The Benefits of Hiking with Your Dog (Plus Tips)
Take a hike!
No, we’re not trying to be rude. We mean it literally. In honor of National Take a Hike Day (Nov. 17), we're shining a spotlight on the benefits (both physical and mental) of hiking with your dog.
Walking, and by extension hiking, is one of the best ways to stay fit and maintain a healthy weight – for you and your dog. People and pets that don’t get enough exercise are at risk for being overweight, which can lead to chronic health problems like diabetes, high blood pressure, and arthritis.
Regular walks reduce those risks by providing owners and their dogs with consistent exercise. (Studies have found that dog owners average more minutes of exercise per day than non-dog owners.)
Add in the jumping over streams and climbing on rocks that are often a part of hiking and you and your dog can get in a great workout during a hike.
Regular walks are great for mental stimulation as well. No one likes being bored, human or dog alike. Getting out for a walk or into the woods or countryside for a hike provides a plethora of excitement. New sights and smells, bumping into other people and dogs… there’s nothing boring about it.
The less bored your dog is, the less likely he is to act up at home, as well. Destructive behavior, like unwanted chewing and digging, can be signs of an unhappy dog with a surplus of energy. With no other way to dispel all that energy and inner anxiety, he often has no choice but to act out.
Being out with the dog is also good for owners, who report feeling happier, more relaxed, and closer to their dogs after a walk.
The more time you spend with your dog, the closer the two of you will be. Strong bonds between people and their dogs are created when there’s a mutual give and take of time and energy. Sharing life experiences, like on a hike, is one way of achieving that.
Hiking with Your Dog: Tips & Etiquette
But taking a hike with your dog isn’t quite the same as going for a walk to the dog park. To keep everyone safe – and having fun – we’ve rounded up a few tips (plus some etiquette rules) for hiking with your dog.
Nothing ruins a day on the trail with your pup faster than a lost dog or an unfortunate encounter with the local fauna and flora. The easiest way to avoid both? It’s simple; leash your dog.
By keeping your dog on a leash and under control at all times, you cut the chance she’ll run off after the local wildlife. This also saves the resident wildlife unnecessary scares. And, helps prevent the destruction of their native habitat.
Keeping your dog close by also means you can stop him from eating anything he shouldn’t be … like a poisonous mushroom.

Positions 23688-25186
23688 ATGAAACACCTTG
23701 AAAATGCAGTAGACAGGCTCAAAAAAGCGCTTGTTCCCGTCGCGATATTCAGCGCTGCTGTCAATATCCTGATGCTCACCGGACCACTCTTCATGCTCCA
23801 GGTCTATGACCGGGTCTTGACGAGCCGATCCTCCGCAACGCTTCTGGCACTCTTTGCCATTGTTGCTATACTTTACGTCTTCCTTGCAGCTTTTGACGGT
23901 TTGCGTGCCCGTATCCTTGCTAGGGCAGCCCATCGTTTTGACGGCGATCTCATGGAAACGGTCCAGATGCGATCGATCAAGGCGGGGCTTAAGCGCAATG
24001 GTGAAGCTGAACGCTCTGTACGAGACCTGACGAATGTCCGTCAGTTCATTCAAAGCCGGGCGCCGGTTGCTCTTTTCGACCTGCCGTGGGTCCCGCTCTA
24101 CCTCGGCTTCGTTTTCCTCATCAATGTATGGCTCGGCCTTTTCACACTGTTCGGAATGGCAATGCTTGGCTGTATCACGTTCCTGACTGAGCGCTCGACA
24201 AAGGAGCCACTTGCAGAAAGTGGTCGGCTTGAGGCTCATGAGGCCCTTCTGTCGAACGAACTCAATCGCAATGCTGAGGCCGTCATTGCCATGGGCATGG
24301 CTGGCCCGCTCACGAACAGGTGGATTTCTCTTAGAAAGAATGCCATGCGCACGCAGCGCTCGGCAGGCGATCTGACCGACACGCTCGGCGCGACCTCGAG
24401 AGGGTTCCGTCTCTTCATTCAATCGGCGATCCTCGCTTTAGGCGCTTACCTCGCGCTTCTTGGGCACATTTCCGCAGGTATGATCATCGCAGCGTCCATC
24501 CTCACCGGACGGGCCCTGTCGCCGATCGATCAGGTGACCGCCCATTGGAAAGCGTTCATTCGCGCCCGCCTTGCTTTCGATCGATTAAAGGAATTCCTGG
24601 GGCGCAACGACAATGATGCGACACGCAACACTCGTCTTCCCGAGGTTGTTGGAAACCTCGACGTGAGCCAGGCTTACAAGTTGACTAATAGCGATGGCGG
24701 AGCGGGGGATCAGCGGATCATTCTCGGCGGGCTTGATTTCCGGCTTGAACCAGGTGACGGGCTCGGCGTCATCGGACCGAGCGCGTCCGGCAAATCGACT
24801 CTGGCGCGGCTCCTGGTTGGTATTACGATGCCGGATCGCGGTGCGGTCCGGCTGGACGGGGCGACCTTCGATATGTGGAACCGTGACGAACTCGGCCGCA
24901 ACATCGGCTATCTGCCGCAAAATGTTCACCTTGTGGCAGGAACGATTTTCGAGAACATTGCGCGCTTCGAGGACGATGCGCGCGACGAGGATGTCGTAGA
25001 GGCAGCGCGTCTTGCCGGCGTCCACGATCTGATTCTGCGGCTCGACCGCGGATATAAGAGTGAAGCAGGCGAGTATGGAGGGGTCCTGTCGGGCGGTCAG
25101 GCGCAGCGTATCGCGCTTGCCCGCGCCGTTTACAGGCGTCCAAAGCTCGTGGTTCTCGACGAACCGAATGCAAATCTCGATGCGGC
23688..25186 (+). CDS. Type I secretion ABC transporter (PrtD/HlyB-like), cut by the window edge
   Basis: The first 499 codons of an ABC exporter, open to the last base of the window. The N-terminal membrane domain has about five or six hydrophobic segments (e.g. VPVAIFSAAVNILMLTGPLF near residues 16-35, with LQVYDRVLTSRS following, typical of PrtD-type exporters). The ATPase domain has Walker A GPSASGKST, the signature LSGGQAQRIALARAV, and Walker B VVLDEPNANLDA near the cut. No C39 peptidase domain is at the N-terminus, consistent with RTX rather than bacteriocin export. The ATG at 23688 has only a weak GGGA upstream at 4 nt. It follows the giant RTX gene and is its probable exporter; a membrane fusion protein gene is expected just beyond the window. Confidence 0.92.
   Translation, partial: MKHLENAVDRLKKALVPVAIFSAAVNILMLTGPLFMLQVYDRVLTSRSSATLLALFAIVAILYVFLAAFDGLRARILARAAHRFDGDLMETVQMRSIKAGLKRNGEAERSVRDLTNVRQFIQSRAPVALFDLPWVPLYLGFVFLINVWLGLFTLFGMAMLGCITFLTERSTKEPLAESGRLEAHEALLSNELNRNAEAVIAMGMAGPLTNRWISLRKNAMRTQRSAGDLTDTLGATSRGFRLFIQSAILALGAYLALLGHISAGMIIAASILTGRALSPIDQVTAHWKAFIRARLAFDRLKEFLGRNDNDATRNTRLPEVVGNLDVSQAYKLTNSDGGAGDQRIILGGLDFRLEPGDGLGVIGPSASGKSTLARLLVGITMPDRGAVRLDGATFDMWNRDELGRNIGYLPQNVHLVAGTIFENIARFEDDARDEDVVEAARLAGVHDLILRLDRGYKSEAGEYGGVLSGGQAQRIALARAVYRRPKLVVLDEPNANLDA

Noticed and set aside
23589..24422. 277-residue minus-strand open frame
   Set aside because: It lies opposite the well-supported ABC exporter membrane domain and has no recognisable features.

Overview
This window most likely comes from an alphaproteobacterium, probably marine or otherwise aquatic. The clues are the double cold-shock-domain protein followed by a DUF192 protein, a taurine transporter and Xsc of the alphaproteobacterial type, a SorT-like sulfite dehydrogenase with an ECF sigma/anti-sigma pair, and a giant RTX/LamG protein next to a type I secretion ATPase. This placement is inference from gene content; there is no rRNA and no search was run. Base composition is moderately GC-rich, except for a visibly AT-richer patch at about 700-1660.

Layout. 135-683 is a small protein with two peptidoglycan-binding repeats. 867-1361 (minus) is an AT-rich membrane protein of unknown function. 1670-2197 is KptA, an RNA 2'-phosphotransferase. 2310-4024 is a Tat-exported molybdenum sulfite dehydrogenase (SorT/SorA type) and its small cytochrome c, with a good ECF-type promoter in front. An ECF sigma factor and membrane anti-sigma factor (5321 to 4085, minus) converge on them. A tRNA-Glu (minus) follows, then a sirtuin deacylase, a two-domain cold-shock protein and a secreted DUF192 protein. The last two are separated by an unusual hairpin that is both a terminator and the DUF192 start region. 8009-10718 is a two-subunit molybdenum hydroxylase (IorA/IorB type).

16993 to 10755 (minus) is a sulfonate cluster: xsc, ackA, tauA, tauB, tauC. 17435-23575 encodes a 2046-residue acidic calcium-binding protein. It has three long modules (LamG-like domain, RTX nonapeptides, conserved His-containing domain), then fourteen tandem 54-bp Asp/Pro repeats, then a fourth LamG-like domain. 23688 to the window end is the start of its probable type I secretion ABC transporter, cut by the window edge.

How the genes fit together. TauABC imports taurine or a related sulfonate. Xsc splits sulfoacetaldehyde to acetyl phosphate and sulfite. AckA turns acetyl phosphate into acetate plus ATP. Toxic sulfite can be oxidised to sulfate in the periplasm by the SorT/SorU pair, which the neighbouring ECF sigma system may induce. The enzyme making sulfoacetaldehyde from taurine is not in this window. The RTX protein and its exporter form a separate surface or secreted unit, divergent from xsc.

Not to mention, not all your fellow hikers (or their dogs) appreciate running into an off-leash dog.
Your dog should also know basic commands like sit, stay, and come. This will help you maintain control of your dog if the need arises.
Even with a leash, accidents can happen, and you should always have a first aid kit on you. Stock your kit with antiseptic ointments, bandages, and gauze. The Farmer’s Dog Digest recommends having something to induce vomiting on hand, in case your dog ingests something that might be toxic. (This works for small kids who tend to eat things they shouldn’t, as well.)
Bring Water & Treats
Experienced hikers know to bring plenty of water and energy-boosting treats. This holds true for your pup as much as for you.
Besides water bottles for yourself, make sure you’ve got a collapsible bowl and plenty of fresh water for your dog.
If you plan on spending the day hiking, bring along dog food as well. (Consider adding puppy food to your dog’s diet for the day. It has extra protein and calories that can give your dog an energy boost during a long hike.)
Clean Up After Your Dog
One of the golden rules of hiking is this: never leave anything behind except footprints. Put another way, clean up after yourself and your dog. That means no littering of food wrappers or water bottles, and no leaving your dog’s poo behind.
When it comes to your dog’s waste, you have two options. One, carry doggy disposal bags and carry the dog doo out with you. Or, bring along a small shovel and bury his poo. (Remember, most dog waste carries infectious bacteria that can pollute nearby water sources and infect local wildlife.)
After the Hike
Being safe doesn't stop when the hike is over. Always take time after your day’s adventure to check your dog for ticks.
These disease-carrying bloodsuckers can be found anywhere on your pup’s body. But they particularly like dark, moist spots. Check behind and inside your dog’s ears, between his toes, under the tail and around the genitals, around his eyelids, and under his collar or harness.
Where Can I Hike with My Dog?
Not all hiking trails are open to dogs. To ensure you’re not breaking any rules (and to avoid possible fines), do your research ahead of time. You can use websites like www.petfriendlytravel.com and www.bringfido.com to find dog-friendly trails. Or do a Google search for “dog-friendly hiking trails near me."